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Typical lean season expected in the Far North, but more difficult in the Northwest and Southwest

  • Remote Monitoring Report
  • Cameroon
  • December 2018
Typical lean season expected in the Far North, but more difficult in the Northwest and Southwest

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  • Key Messages
  • Key Messages
    • Despite the availability of host household food stocks, Stressed (IPC Phase 2) acute food insecurity persist in the Far North and humanitarian assistance for internally displaced persons (IDPs) and refugees outside camps coverage is low. Also, livelihoods are strained as incomes continue to decrease due to the impact by the continued precarious security situation.

    • Owing to limited access to fields, decline in crop production, and income from exports, poor host households and IDPs in the Northwest, Southwest, and surrounding areas will likely experience an atypically long lean season from February to May. These areas and households are anticipated to experience Crisis (IPC Phase 3) outcomes.

    • The insecurity related to Boko Haram incursions and violent attacks in the Far North and clashes between armed secessionist movements and security forces in the Northwest and Southwest regions will continue to adversely affect the economy and the livelihoods of households.





    • Cameroon has approximately 348,000 refugees (from the Central African Republic and Nigeria), mainly in the Adamawa, East, and Far North regions; 244,347 IDPs in the Far North; and 437,513 IDPs in the Northwest, Southwest and neighboring regions.
    • The increase in the number of refugees returning home during 2018 may continue as a result of the tripartite dialogue process with their countries of origin.

    Far North

    • The downward trend of suicide bombings and abuses by Boko Haram over the past 12 months, leading to an increase in the number of IDPs returning to their place of origin, which rose from 69,730 in December to 100,925 in September (IOM_DTM).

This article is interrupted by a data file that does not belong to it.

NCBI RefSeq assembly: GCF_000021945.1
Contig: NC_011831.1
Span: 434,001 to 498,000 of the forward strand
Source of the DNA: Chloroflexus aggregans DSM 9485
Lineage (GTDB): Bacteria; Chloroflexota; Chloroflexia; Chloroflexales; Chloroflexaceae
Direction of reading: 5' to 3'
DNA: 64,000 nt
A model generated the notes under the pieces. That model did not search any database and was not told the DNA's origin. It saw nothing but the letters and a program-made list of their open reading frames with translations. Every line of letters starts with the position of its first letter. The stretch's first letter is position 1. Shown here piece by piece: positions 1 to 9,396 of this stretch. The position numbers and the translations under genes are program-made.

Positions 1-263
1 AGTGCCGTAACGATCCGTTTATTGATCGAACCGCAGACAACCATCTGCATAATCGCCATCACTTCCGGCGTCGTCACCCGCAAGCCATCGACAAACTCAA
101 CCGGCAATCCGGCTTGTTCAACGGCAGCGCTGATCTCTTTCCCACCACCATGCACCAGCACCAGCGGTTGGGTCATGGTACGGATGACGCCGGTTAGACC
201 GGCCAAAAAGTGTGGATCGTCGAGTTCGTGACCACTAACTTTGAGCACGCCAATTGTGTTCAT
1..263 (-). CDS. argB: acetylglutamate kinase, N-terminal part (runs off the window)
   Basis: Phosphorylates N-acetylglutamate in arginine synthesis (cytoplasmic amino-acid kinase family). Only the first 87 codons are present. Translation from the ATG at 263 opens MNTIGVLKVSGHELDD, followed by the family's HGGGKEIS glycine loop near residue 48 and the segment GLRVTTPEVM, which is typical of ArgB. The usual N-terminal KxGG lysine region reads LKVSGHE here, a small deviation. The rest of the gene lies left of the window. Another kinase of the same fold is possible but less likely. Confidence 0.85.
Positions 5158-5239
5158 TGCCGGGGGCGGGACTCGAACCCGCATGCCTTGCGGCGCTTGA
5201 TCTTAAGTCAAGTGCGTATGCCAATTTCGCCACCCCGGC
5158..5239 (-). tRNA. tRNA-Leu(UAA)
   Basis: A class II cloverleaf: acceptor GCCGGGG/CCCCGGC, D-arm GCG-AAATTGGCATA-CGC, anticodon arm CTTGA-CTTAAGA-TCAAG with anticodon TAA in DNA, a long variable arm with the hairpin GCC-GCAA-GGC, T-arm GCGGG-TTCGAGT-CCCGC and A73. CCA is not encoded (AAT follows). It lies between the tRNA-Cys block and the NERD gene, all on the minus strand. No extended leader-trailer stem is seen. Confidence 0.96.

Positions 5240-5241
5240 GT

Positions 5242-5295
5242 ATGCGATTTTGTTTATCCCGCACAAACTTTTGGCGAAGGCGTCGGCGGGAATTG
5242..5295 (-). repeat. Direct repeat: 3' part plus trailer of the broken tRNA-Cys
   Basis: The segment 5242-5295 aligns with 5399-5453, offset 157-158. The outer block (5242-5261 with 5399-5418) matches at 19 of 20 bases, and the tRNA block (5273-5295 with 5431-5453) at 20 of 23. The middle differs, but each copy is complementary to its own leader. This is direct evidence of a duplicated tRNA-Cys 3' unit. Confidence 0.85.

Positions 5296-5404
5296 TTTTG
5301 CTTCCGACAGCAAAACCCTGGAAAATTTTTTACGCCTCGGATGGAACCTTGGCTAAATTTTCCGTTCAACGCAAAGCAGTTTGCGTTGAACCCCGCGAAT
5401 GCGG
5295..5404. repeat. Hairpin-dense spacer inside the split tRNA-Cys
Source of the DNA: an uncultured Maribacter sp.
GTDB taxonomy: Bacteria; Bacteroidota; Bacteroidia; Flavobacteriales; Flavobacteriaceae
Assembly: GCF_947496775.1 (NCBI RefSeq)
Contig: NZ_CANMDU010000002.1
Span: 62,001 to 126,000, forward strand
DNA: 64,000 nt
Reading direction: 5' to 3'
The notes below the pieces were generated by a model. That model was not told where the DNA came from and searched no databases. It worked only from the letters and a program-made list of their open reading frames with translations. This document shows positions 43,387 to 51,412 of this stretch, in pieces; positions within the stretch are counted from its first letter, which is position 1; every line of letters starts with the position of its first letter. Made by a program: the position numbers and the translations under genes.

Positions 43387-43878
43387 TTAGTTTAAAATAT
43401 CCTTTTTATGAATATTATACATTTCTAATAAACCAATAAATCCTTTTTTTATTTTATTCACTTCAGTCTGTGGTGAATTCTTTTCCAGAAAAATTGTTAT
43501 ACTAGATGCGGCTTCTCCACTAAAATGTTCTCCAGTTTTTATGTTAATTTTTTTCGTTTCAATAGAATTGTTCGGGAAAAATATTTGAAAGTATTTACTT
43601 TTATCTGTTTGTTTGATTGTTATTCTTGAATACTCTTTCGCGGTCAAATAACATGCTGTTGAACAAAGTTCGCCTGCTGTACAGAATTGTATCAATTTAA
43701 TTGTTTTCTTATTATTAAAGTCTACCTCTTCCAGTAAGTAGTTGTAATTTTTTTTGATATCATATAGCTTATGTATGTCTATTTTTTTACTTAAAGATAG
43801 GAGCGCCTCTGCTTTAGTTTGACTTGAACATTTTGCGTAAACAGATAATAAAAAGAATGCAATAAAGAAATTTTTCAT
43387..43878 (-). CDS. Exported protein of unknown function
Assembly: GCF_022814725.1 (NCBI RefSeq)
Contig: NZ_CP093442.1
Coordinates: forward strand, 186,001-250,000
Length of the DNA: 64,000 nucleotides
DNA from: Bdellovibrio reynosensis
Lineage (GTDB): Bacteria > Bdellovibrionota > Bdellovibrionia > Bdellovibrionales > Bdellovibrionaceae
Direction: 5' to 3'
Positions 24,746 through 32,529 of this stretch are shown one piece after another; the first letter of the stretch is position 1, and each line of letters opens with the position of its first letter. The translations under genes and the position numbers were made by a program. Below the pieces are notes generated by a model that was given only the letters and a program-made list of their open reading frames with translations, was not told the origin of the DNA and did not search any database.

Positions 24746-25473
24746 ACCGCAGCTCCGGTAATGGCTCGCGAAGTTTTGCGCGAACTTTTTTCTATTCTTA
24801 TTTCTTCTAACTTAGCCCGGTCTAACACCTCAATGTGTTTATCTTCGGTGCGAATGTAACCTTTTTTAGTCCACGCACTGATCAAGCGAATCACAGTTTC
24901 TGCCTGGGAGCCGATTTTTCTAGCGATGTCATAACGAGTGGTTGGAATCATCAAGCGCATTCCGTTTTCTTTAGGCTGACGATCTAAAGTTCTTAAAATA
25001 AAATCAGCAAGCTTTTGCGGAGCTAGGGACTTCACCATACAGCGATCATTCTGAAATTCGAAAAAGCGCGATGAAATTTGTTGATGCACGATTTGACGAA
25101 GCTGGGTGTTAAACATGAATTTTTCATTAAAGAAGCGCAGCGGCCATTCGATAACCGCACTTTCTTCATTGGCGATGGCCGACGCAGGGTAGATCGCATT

• Rainy season harvest is above average. 
    • The continued return of IDPs due to the increased security along the border with Nigeria and current gaps in humanitarian assistance. World Food Program (WFP), the main provider of aid, only has enough resources to assist 50,000 IDPs, out of over 130,000 in need (WFP).


    • Prices of cash crops below the five-year average (11 percent for groundnut and 6 percent for cowpea) due to supply exceeding demand.
    • Local markets will likely remain well supplied and have normal household demand; staple food prices will be below or similar to the five-year average through May.

    Northwest and Southwest

    • Household access to fields has been particularly difficult with the intensification of the conflict. As a result, food and cash crop production remains below average.
    • Declining income from agricultural production, labor, and trade with curfews and roadblocks is hampering IDP and host population market access.
    • Food assistance for IDPs is being provided in the neighboring Littoral region (50,000 recipients), but has not yet reached the majority of IDPs in the Northwest and Southwest regions.
    • The number of IDPs is likely to increase due to continued clashes between armed secessionists, defense, and security forces.
    • The lean season, normally occurring between March and April, will be longer, extending from February to May, due to the reduced production and difficulty in accessing fields.
    • Atypical price increases for staple foods in areas with a high concentration of IDPs and urban centers where demand has increased, but some will face difficulties with supply.


    Far-North Region

    The 2018/2019 growing season started on time in the Far North with normally distributed geographical and temporal rainfall, and above or near average seasonal cumulative rainfall compared to the last decade. The delay to the end of the season, favored the establishment of dry-season sorghum crops. In addition, the relative stability in the security situation in 2018 allowed IDPs to return to their places of origin to work the fields. As a result, the area planted during the rainy season increased by about 10 percent compared with the past year, according to the Far North Regional Delegation of Agriculture and Rural Development (DRADER). Similarly, harvests have been good in the region and are expected to be above the five-year average. Moisture conditions favor the development of dry-season sorghum crops, which are currently at the flowering stage. However, these crops are vulnerable to damage from pachyderms and ongoing fall armyworm attacks, which could reduce yields. Fodder availability is average and water points are at a sufficient level to see animals through the normal lean season between April and June.